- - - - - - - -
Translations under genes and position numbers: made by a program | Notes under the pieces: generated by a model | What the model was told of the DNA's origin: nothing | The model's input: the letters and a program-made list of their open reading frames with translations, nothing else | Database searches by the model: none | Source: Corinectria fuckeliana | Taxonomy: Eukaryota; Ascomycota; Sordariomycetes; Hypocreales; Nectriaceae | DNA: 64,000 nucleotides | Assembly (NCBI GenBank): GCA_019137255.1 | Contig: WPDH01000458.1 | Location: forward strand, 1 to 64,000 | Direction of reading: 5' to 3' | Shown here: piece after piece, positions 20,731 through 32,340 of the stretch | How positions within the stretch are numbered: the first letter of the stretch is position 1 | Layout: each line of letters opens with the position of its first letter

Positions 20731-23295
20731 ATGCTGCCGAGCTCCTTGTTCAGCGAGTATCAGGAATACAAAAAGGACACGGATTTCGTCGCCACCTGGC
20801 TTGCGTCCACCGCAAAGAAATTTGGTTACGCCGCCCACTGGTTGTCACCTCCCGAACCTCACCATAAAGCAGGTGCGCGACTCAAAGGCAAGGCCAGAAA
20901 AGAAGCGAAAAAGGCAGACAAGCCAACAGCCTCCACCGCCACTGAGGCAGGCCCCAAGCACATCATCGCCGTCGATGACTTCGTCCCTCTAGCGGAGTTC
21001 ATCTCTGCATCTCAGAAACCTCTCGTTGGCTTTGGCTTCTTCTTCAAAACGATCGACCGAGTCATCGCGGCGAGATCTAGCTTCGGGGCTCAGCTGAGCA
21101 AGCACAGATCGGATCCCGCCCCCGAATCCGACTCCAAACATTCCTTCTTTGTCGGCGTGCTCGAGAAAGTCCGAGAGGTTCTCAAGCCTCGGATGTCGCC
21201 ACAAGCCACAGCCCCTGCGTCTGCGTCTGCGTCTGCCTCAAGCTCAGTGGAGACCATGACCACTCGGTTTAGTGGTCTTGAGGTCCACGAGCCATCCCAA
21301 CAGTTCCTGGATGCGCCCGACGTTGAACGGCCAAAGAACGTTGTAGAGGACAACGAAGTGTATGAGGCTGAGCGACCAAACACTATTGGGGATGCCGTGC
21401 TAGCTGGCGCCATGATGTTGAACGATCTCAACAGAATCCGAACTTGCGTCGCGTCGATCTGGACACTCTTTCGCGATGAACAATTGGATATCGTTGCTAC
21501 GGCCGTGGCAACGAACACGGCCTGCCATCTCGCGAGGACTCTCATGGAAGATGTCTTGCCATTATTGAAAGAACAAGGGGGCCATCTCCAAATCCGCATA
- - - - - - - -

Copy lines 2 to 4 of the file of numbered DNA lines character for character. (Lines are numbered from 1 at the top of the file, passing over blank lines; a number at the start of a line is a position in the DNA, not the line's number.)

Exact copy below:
Positions 20731-23295
20731 ATGCTGCCGAGCTCCTTGTTCAGCGAGTATCAGGAATACAAAAAGGACACGGATTTCGTCGCCACCTGGC
20801 TTGCGTCCACCGCAAAGAAATTTGGTTACGCCGCCCACTGGTTGTCACCTCCCGAACCTCACCATAAAGCAGGTGCGCGACTCAAAGGCAAGGCCAGAAA